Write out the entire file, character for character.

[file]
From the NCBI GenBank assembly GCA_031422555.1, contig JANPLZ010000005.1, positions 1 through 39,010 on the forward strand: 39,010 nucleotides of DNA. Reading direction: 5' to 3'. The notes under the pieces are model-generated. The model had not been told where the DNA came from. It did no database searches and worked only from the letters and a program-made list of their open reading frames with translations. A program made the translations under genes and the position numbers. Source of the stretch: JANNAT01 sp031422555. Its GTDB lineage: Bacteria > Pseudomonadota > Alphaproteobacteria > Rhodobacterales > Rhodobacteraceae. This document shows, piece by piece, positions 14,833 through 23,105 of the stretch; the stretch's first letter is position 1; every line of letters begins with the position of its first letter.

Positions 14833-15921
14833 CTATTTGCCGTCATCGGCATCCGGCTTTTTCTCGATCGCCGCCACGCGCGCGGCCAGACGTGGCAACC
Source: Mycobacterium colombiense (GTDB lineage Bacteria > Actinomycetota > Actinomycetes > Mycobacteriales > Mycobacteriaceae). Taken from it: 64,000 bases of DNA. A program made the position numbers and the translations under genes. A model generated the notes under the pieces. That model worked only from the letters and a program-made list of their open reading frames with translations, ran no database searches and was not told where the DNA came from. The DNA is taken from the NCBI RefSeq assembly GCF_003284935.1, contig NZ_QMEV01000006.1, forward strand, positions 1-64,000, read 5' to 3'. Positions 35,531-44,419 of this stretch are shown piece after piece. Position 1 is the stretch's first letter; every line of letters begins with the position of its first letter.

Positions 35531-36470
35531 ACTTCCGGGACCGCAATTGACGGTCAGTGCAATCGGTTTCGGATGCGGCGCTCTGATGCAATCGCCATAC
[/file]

From the NCBI GenBank assembly GCA_031422555.1, contig JANPLZ010000005.1, positions 1 through 39,010 on the forward strand: 39,010 nucleotides of DNA. Reading direction: 5' to 3'. The notes under the pieces are model-generated. The model had not been told where the DNA came from. It did no database searches and worked only from the letters and a program-made list of their open reading frames with translations. A program made the translations under genes and the position numbers. Source of the stretch: JANNAT01 sp031422555. Its GTDB lineage: Bacteria > Pseudomonadota > Alphaproteobacteria > Rhodobacterales > Rhodobacteraceae. This document shows, piece by piece, positions 14,833 through 23,105 of the stretch; the stretch's first letter is position 1; every line of letters begins with the position of its first letter.

Positions 14833-15921
14833 CTATTTGCCGTCATCGGCATCCGGCTTTTTCTCGATCGCCGCCACGCGCGCGGCCAGACGTGGCAACC
Source: Mycobacterium colombiense (GTDB lineage Bacteria > Actinomycetota > Actinomycetes > Mycobacteriales > Mycobacteriaceae). Taken from it: 64,000 bases of DNA. A program made the position numbers and the translations under genes. A model generated the notes under the pieces. That model worked only from the letters and a program-made list of their open reading frames with translations, ran no database searches and was not told where the DNA came from. The DNA is taken from the NCBI RefSeq assembly GCF_003284935.1, contig NZ_QMEV01000006.1, forward strand, positions 1-64,000, read 5' to 3'. Positions 35,531-44,419 of this stretch are shown piece after piece. Position 1 is the stretch's first letter; every line of letters begins with the position of its first letter.

Positions 35531-36470
35531 ACTTCCGGGACCGCAATTGACGGTCAGTGCAATCGGTTTCGGATGCGGCGCTCTGATGCAATCGCCATAC